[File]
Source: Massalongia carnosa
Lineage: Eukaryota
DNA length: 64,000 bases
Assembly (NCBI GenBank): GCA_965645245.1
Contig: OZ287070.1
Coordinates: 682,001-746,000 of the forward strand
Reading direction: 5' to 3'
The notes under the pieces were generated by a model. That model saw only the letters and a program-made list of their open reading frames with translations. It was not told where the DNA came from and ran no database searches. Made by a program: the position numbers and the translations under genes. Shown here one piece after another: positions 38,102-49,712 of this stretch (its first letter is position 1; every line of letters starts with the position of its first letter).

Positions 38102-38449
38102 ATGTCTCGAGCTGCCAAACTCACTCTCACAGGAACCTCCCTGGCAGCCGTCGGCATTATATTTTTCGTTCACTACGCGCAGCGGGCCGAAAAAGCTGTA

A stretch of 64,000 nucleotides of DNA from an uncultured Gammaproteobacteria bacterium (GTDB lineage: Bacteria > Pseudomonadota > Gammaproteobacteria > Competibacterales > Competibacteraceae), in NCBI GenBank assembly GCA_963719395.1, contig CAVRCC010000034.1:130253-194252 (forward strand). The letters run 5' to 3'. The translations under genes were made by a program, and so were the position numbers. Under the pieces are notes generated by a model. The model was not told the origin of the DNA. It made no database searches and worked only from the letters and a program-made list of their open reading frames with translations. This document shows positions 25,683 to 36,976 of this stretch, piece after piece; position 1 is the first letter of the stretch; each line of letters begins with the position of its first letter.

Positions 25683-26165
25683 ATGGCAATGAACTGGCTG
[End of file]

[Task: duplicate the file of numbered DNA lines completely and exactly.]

Source: Massalongia carnosa
Lineage: Eukaryota
DNA length: 64,000 bases
Assembly (NCBI GenBank): GCA_965645245.1
Contig: OZ287070.1
Coordinates: 682,001-746,000 of the forward strand
Reading direction: 5' to 3'
The notes under the pieces were generated by a model. That model saw only the letters and a program-made list of their open reading frames with translations. It was not told where the DNA came from and ran no database searches. Made by a program: the position numbers and the translations under genes. Shown here one piece after another: positions 38,102-49,712 of this stretch (its first letter is position 1; every line of letters starts with the position of its first letter).

Positions 38102-38449
38102 ATGTCTCGAGCTGCCAAACTCACTCTCACAGGAACCTCCCTGGCAGCCGTCGGCATTATATTTTTCGTTCACTACGCGCAGCGGGCCGAAAAAGCTGTA

A stretch of 64,000 nucleotides of DNA from an uncultured Gammaproteobacteria bacterium (GTDB lineage: Bacteria > Pseudomonadota > Gammaproteobacteria > Competibacterales > Competibacteraceae), in NCBI GenBank assembly GCA_963719395.1, contig CAVRCC010000034.1:130253-194252 (forward strand). The letters run 5' to 3'. The translations under genes were made by a program, and so were the position numbers. Under the pieces are notes generated by a model. The model was not told the origin of the DNA. It made no database searches and worked only from the letters and a program-made list of their open reading frames with translations. This document shows positions 25,683 to 36,976 of this stretch, piece after piece; position 1 is the first letter of the stretch; each line of letters begins with the position of its first letter.

Positions 25683-26165
25683 ATGGCAATGAACTGGCTG